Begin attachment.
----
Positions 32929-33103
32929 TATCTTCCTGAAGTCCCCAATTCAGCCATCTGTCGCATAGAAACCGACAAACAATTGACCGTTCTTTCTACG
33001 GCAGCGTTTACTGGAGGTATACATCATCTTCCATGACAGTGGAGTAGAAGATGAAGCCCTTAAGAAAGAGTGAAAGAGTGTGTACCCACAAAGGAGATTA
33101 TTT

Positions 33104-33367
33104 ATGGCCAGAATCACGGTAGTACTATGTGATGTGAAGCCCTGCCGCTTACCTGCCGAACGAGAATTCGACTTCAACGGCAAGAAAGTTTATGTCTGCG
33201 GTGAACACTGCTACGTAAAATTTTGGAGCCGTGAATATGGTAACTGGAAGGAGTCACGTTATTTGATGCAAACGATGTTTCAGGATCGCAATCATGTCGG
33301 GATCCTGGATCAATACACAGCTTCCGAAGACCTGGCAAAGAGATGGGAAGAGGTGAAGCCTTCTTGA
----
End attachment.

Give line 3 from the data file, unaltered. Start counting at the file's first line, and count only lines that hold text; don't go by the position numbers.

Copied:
33001 GCAGCGTTTACTGGAGGTATACATCATCTTCCATGACAGTGGAGTAGAAGATGAAGCCCTTAAGAAAGAGTGAAAGAGTGTGTACCCACAAAGGAGATTA